As the founding interim director of the Office of Nationally Competitive Awards, Hall was the defining architect, laying the foundation for UC’s ongoing support efforts enabling students to seek world-renowned and highly competitive scholarships and fellowships. Tellingly, when she transitioned out of that role to return to teaching, students continued to reach out to her for help in applying for prestigious awards.

In one case, a student working under a tight timeframe and from a great distance while studying abroad in Brazil, asked Hall for her assistance and even though it was no longer her responsibility, she gave generously of her time in guiding his application. She explains why: “To help students, especially those who struggle in some way or those striving to reach ever further, is a privilege. One person, each faculty member, can make a difference for our students and for the university.”

It is most fitting that Hall is the recipient of the 2013 Faculty Award for Exemplary Contributions in University Service. After all, in 2004 as a member of the Faculty Senate Human Relations Committee, she originated the idea for the award as a way to thank those faculty who, year after year, work passionately in serving the university.

Established Entrepreneurial Achievement Award

Jason Heikenfeld
Associate Professor, Electrical Engineering
College of Engineering & Applied Science


Dr. Jason Heikenfeld’s groundbreaking research and developments in the field of electrofluidics has garnered global acclaim. His zest for the multiple leadership roles he plays in supporting faculty and student endeavors at the University of Cincinnati is ever present and brightly shines through his teaching and research collaborations.

Heikenfeld is an internationally known expert and leader in display devices and electrowetting technology with his achievements reaching far beyond the realm of academia. His projects have corporate ties with U.S., European and Asian display companies, and he is the co-founder of his start-up venture, Gamma Dynamics.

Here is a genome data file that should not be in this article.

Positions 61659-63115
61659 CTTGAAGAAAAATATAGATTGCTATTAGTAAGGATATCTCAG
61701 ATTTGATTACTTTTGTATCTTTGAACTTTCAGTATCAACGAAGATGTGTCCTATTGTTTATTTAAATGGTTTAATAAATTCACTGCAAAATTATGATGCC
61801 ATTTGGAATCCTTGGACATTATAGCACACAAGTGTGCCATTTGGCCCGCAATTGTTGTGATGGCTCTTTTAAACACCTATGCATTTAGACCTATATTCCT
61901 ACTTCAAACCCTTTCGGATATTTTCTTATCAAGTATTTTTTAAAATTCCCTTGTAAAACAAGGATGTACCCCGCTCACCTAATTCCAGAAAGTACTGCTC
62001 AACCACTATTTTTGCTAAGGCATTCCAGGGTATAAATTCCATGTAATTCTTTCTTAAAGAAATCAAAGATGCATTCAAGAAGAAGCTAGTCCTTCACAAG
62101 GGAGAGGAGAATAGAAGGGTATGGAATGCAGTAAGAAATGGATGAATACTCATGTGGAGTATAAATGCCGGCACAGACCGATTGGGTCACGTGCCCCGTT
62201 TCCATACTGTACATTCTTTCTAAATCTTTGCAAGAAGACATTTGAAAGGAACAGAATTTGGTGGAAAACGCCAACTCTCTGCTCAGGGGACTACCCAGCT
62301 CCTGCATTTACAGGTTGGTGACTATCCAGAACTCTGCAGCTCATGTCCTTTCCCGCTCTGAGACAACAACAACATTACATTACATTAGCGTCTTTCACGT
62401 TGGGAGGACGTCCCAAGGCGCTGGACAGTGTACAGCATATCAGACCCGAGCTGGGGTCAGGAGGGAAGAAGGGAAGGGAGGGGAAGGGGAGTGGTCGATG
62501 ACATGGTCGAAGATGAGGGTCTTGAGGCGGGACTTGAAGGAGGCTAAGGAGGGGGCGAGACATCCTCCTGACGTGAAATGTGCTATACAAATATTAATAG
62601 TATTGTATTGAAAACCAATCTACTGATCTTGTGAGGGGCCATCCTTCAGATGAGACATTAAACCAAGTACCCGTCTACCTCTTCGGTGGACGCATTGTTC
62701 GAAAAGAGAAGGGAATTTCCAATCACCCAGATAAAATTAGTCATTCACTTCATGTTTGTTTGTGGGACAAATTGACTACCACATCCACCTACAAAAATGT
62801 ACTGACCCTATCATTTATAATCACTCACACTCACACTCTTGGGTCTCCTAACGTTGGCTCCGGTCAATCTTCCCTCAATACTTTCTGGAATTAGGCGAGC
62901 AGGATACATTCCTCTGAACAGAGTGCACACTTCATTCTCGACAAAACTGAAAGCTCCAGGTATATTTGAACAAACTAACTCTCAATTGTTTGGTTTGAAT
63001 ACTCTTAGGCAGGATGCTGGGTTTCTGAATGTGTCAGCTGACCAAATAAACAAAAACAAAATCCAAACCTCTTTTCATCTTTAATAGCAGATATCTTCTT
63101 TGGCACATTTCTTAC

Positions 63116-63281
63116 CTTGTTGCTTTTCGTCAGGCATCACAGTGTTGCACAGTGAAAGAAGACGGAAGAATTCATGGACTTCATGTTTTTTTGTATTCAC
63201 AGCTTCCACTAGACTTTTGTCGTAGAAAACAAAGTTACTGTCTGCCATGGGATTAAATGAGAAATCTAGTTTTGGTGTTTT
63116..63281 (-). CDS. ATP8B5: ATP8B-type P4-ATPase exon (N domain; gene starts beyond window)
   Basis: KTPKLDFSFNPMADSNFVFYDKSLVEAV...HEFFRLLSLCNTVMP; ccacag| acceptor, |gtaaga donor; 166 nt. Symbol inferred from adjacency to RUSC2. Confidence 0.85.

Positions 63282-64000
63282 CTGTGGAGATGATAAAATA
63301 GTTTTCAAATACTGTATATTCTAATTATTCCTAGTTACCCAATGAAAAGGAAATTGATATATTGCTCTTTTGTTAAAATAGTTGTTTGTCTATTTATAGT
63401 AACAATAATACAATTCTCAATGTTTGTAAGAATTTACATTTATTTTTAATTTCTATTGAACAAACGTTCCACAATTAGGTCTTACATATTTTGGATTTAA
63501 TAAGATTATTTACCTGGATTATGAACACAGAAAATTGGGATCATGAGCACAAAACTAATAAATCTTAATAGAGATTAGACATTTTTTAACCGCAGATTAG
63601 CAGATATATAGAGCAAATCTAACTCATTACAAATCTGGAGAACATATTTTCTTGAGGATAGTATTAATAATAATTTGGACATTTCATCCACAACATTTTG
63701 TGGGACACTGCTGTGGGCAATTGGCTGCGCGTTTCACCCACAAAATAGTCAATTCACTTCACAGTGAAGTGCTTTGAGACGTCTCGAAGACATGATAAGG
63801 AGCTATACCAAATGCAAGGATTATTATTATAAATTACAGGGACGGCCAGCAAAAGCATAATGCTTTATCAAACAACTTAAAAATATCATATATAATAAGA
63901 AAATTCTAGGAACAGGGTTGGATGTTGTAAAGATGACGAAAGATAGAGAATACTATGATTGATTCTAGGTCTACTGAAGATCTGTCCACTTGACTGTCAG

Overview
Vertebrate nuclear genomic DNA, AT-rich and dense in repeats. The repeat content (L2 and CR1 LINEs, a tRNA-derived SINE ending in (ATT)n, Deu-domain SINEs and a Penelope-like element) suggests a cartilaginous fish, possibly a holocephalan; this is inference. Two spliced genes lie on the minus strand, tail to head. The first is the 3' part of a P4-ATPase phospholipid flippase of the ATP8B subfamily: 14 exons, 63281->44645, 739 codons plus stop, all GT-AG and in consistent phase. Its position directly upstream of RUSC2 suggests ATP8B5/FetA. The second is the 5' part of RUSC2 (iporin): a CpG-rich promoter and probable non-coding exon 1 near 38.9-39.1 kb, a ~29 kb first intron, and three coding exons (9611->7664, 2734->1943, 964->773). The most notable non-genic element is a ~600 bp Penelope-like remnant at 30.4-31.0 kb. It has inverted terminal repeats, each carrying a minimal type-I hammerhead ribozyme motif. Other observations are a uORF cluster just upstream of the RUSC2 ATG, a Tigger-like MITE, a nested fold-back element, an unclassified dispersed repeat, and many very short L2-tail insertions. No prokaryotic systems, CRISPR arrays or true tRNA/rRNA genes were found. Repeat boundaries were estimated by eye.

Heikenfeld’s enthusiastic commitment to his field has led to an incredible record of funded research resulting in his ranking in the top five of UC faculty members for recent invention disclosures, patents filed and nondisclosure agreements with industry. The UC Novel Devices Laboratory has flourished under his direction, gaining substantial media attention for its innovation and breakthrough applications.

A colleague of Heikenfeld describes him as “…a rising leader in the field, whose impact will sustain and grow exponentially.”  His exemplary contributions to science are influencing research and developments of e-devices and promises to continue for many years to come.

George Rieveschl Jr. Award for Creative and/or Scholarly Work

Douglas Knehans
Norman Dinerstein Professor of Composition Scholar
College-Conservatory of Music


Composer Douglas Knehans, DMS, has been recognized for both the quality and the quantity of his artistic output. With a career that spans over three decades, Knehans writes music for a variety of media: from orchestra and opera to electronic, dance and vocal music. His compositions have been described as “wildly inventive” by the Miami Herald, “…exciting..” and “…beautiful..” by the Washington Post and “…effective…incisive… and hauntingly beautiful…” by Fanfare Magazine.

“Douglas is an extraordinarily accomplished and prolific composer,” says CCM Professor of Composition Joel Hoffman. “[He] has put together a catalog of work over the years that is remarkable in its breadth of media, its aesthetic reach and – most importantly – its consistent high quality.”

Recently, Knehans was honored as a special guest of the Premieres of the Season Festival in Kiev, Ukraine, where the National Symphony Orchestra of Ukraine presented the world premiere of his orchestral work ripple. This work has also been recorded for worldwide release on ERM Media’s “Masterworks of the New Era” series, distributed by the esteemed classical musical label Naxos.